areas encourage visitors to sit aroun about Cornell Abroad.
h wide lounge-seating nd and find out more
ROOM 282: OPTION 1 Due to the separation from the 3rd floor, this area will provide modern amenities and innovative room configurations for the staff.
Just what we need:
ROOM 282: OPTION 2 Here, we bring the staff physically together in a way that encourages collaboration and spontaneous interaction.
Out of the box:
conceptual design strategy for corporate workplace, research, and amenities, china
PROJECT E-BAZAAR Project E-Bazaar is a futuristic workplace strategy for Zhejiang Overseas High Level Talents Innovation Park (ZOTP) in Hangzhou, China. Aimed at attraction and retention of talent, reducing urban-rural divide and facilitating digital markets, this proposal has Chinese e-commerce industry at its heart. The business needs of various stakeholders in e-commerce industry were analyzed and translated into spatial needs to inform the design. Project E-Bazaar provides integrated services for incubation, and facilities for remote connections. The conceptual design draws inspiration from West Lake, and transforms the current workplace model while promoting ideals of equity, environmental stewardship, and sustainability. (Full report available here.)
FORWARD-LOOKING WORKPLACE STRATEGY FOR A TECHNOLOGY PARK What can we do to address social equity in the future, through a workplace strategy?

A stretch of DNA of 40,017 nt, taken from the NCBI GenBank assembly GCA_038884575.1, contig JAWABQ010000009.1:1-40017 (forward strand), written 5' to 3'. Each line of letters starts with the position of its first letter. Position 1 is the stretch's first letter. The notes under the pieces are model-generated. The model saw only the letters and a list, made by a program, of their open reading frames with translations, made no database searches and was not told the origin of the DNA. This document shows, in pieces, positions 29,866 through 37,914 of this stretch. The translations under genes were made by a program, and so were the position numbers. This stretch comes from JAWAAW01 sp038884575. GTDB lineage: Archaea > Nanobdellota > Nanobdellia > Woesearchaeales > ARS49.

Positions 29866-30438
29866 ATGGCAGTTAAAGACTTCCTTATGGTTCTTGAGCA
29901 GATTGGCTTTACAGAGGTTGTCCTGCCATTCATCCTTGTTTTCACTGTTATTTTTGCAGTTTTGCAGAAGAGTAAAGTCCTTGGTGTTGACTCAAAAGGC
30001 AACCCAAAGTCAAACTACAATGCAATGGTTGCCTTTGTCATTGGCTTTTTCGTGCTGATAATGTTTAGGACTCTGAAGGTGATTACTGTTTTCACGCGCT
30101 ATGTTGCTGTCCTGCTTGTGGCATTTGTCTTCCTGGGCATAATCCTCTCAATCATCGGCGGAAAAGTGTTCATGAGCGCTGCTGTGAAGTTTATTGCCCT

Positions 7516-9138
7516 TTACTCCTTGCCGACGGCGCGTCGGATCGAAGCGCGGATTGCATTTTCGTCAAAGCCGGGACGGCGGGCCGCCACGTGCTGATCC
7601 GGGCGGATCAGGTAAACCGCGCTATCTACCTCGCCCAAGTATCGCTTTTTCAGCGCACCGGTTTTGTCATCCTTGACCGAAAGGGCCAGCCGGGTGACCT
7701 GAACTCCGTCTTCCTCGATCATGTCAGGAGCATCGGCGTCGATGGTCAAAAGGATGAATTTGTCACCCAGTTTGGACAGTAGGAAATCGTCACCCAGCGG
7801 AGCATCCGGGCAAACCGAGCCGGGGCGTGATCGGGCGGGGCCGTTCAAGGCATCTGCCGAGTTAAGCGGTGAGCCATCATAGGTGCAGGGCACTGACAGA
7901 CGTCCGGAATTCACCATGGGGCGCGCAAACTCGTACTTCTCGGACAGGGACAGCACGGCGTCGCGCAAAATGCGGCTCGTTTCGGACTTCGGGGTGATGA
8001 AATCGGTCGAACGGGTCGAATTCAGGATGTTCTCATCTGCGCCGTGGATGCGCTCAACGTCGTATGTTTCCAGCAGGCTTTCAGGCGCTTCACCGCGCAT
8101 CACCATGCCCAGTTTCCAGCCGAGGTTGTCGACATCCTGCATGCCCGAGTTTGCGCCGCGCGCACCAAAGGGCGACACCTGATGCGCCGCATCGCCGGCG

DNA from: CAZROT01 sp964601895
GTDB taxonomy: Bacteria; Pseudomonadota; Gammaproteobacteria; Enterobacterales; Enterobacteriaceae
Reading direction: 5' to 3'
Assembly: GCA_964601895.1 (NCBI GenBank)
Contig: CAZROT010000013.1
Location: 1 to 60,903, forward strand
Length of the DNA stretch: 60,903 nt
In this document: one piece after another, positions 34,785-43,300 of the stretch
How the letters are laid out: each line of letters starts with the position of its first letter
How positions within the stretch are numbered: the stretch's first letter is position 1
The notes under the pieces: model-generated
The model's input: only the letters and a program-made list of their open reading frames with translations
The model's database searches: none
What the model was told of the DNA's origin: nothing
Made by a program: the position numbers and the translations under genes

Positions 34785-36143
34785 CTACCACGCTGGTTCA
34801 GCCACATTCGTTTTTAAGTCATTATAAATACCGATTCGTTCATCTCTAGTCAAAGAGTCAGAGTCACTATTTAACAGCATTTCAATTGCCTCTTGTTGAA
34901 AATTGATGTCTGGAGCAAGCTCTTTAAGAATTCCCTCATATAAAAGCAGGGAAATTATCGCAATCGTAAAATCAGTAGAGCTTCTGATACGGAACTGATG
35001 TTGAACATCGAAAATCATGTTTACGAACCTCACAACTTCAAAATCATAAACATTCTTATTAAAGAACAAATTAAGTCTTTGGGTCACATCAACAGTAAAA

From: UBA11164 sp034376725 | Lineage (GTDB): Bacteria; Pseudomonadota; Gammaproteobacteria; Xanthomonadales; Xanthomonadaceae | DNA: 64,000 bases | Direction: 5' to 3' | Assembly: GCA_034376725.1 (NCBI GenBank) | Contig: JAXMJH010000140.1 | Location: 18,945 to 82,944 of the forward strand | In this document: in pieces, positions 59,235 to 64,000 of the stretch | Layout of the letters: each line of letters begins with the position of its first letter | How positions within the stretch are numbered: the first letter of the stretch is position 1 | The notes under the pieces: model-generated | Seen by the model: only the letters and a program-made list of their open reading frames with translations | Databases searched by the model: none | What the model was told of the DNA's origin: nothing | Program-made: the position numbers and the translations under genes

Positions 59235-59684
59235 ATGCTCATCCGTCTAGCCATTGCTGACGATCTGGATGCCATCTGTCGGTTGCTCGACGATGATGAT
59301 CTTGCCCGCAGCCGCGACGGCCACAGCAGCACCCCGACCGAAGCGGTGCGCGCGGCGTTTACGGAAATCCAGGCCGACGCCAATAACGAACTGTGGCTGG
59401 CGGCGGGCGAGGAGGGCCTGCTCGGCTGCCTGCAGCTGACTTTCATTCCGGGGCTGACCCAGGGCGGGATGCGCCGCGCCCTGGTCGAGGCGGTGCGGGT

How do people communicate with each other while working remotely?
Evolving work pattern
How do we translate these abstract ideas of social equity and remote working into design and strategy?
Attributes of companies currently located in ZOTP Technology Park 26% - Companies at ZOTP with > 50 employees
Small businesses 11%
NGOs and Collectives
74% - Companies at ZOTP with < 50 employees In China and internationally, trends in company size show an increasing number of small companies, with remotely working employees.
LOCATION- AND INFRASTRUCTURE-BASED NETWORKING Service Users
Small businesses Big businesses
NGOs and Collectives Start-ups
Extending the idea of workplace strategy beyond rentable workspaces, the design proposes opportunities to share knowledge and infrastructure between diverse businesses.
THE BIG IDEA: Design spaces as interconnected and integrated platforms to support diverse businesses. Small and remote businesses receive knowledge and infrastructure. Big businesses, aided by NGOs and collectives, fulfil CSR obligations at minimal logistic cost.
TRANSLATION OF BUSINESS NEEDS TO SPATIAL NEEDS: Ensuring future affordability of space Business Needs Expansion opportunities Consultation with experts Attracting investors Developing collaborative relationships Meeting with service providers Learning market trends and new technology Recruitment Assessment of competitors Acquisition or getting acquired CSR and Engagement
Spatial Needs Physical Workspace Display and Exhibition Meeting spaces Hospitality Warehouses Short-term rentals Long-term lease Access to facilities
Work & NetWork KnoWledge
Cognitive Thinking & Collaborative Learning
Knowledge and Skills as a Shared Resource